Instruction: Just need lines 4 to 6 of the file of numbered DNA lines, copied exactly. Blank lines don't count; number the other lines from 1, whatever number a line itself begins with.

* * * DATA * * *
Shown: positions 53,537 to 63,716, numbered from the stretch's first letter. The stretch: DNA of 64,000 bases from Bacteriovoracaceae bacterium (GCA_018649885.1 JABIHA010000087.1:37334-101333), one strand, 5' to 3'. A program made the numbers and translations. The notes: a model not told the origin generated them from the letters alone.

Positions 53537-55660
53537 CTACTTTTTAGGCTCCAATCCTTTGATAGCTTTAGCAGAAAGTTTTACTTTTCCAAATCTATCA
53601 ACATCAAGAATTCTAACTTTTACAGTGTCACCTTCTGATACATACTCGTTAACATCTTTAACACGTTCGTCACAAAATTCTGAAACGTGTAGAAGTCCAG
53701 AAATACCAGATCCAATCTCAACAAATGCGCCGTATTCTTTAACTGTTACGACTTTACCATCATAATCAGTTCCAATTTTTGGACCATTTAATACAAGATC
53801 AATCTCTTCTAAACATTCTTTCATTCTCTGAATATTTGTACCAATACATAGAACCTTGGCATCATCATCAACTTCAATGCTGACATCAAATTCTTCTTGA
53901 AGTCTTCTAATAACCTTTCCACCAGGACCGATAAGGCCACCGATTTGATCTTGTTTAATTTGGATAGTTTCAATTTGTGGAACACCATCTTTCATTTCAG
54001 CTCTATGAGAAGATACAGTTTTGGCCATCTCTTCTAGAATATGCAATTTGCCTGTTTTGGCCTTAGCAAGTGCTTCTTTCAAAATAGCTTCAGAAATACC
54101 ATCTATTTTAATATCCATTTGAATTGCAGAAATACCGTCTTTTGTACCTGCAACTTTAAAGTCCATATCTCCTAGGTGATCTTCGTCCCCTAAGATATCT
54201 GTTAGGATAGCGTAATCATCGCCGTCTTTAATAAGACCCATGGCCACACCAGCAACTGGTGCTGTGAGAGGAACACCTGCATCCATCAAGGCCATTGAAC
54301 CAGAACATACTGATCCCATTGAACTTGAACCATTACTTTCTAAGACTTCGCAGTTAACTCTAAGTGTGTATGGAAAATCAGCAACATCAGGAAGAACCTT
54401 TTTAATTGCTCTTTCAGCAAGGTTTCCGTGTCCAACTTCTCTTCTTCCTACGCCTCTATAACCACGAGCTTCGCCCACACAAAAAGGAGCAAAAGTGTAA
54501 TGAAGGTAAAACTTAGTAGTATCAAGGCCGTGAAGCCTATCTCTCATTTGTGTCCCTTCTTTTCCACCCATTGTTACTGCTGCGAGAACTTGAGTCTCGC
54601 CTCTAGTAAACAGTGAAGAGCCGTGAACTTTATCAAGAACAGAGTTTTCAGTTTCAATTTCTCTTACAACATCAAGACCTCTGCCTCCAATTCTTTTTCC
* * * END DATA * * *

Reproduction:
53601 ACATCAAGAATTCTAACTTTTACAGTGTCACCTTCTGATACATACTCGTTAACATCTTTAACACGTTCGTCACAAAATTCTGAAACGTGTAGAAGTCCAG
53701 AAATACCAGATCCAATCTCAACAAATGCGCCGTATTCTTTAACTGTTACGACTTTACCATCATAATCAGTTCCAATTTTTGGACCATTTAATACAAGATC
53801 AATCTCTTCTAAACATTCTTTCATTCTCTGAATATTTGTACCAATACATAGAACCTTGGCATCATCATCAACTTCAATGCTGACATCAAATTCTTCTTGA